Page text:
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Sand seeks bi-partisanship in State Auditor race

On the Stump: Politics 2018

August 4, 2018
By CJ Eilers - Editor - Traer Star Clipper / Dysart Reporter ( , Toledo Chronicle, Tama News-Herald

Rob Sand has spent the last seven years of his life working in the Iowa Attorney General's Office, where his work has taken him across the state to place such as Tama County. Now, a Democratic candidate for State Auditor, Sand returned to Tama to campaign at King Tower to discuss his vision for the office he hopes to win over incumbent Mary Mosiman.

"What we've been talking about more than anything in this race is we want to wake up the watchdog," Sand said. "This office is supposed to be the state's taxpayer watchdog and does Iowa's public corruption investigations, for example. I've been in the Attorney General's office for the last seven years and done much of Iowa's corruption prosecution in that timeframe. Their investigations come to me and I've noticed there's no one in that office with law Enforcement experience. It's exclusively computer programmers and accountants, so I'd like to have more balance in that office and all of us taxpayers would be better off. Those investigations would be done in a way where you've got someone thinking whether something will hold up in court."

Born and raised in Decorah, Sand attended Brown University and later got his law degree from the University of Iowa. While working in the Attorney General's Office as Assistant Attorney General, Sand explained political parties don't matter as he's persecuted Democrats and Republicans, a fact he feels should apply in the Auditor's office.

"I think it's important for Iowans to have someone who puts the public ahead of their political party," Sand said. "Iowans are owed someone who considers their allegiance to the public. We've had that in the State Auditor's Office before with Republicans willing to holding Republicans accountable. The trouble is in the last fiscal year, we had quarterly cuts, and the budget got worse, leading to borrowing money. The current Auditor said that that budget was ' balanced, stable, responsible'. I don't think anyone in Tama if they got a new job every three months with a lower paycheck would go to a New Year's Eve party and say their income was stable. It's not a good way to describe out budget and I fear that is someone who's putting their party allegiance ahead of the public."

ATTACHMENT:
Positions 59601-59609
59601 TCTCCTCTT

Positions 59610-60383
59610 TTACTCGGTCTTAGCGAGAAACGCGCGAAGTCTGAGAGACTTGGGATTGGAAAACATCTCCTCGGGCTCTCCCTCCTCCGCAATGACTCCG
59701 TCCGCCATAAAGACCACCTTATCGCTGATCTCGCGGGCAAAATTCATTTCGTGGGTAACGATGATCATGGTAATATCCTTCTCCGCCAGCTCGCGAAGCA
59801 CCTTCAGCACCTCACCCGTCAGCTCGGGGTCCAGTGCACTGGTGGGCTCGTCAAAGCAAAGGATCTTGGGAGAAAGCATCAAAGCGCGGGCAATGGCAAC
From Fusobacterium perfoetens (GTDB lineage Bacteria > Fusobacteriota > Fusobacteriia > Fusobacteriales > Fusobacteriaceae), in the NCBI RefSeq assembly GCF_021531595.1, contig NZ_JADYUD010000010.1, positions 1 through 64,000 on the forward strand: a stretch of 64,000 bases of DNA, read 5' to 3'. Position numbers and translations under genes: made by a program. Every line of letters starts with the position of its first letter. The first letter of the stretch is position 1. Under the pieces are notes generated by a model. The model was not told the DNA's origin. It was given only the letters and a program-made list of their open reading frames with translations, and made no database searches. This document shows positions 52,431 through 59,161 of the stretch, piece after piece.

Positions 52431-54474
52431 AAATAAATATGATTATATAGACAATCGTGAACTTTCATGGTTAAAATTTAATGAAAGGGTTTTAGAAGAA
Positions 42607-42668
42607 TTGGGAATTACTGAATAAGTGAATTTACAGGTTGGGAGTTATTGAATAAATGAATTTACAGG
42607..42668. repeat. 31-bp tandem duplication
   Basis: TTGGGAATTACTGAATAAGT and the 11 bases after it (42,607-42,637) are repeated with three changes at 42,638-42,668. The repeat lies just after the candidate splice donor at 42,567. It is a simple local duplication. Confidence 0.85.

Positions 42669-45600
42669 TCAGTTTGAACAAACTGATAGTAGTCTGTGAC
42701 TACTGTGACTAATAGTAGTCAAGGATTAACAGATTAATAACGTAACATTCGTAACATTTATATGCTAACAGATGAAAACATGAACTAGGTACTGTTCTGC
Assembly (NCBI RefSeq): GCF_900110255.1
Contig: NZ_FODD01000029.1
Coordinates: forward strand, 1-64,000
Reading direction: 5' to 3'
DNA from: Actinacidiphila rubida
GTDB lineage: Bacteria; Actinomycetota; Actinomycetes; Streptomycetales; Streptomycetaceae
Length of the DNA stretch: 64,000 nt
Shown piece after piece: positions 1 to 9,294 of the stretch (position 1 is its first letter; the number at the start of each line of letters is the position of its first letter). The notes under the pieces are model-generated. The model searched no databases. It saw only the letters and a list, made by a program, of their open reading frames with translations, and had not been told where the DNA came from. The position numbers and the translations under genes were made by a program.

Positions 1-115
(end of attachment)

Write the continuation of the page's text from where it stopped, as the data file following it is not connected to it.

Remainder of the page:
Stating his campaign is "focused on truth, integrity and accountability, no matter their party affiliation," Sand has recently taken his message to Davenport on Sunday, Iowa Falls on Monday before coming to King Tower in Tama. He hopes to get to all 99 Iowa counties in time for the election.

"The campaign is going incredibly well so far," Sand said. "We've been able to outraise our opponent with significant support from not just Democrats, but also donors from Republicans. It's nice to see a race where people from a different variety of political backgrounds come together to support one candidate. We've had events where Republicans and Democrats talk with each other, and it's better for our state."

And that bi-partisanship is exactly what Sand feels the state and the people that live within her, will want this coming November.

"I think the people that want government to run more efficiently can be described with any political label," Sand said. "If elected as State Auditor, I will do much more of the work than what's currently being done."

Iowa surpasses 250,000 newly registered voters since Jan. 2015

From: Kevin Hall

Communications Director

Iowa Secretary of State Office

DES MOINES Iowa Secretary of State Paul Pate announced more than 250,000 Iowans have registered to vote since he took office on January 1, 2015. Iowa has broken several voter registration records during Secretary Pate's tenure, including setting the all-time high for active registered voters, 2,045,864, in January 2017.

"It has never been easier to register to vote in Iowa," Secretary Pate said. "The simplest way to register is online. Since my office instituted online voter registration in 2016, almost 90,000 Iowans have registered to vote or updated their voter registration through that system. I encourage every eligible Iowan to register to vote and to be a voter."

Iowa is one of the top six states in the nation for voter registration and voter participation. Secretary Pate has taken numerous steps to encourage and enhance voter registration in Iowa. Along with online voter registration, Pate implemented the Safe at Home address confidentiality program so survivors of domestic violence and sexual abuse can register to vote and cast their ballot without their address becoming public record.

Earlier this year, Secretary Pate drafted a bill to make Election Day registration easier. Iowans can now provide proof of residency documents in an electronic format, such as on a smart phone. Other innovations include the #VoterReady initiative, the nationally-recognized 'Helping Veterans and Iowans with Disabilities Vote' outreach effort, the #BeAVoter partnership with the Iowa League of Heroes, and the statewide College Voter Engagement Drive. Visitors to Secretary Pate's Capitol office are encouraged to register to vote on the display case that contains to the Iowa Constitution.



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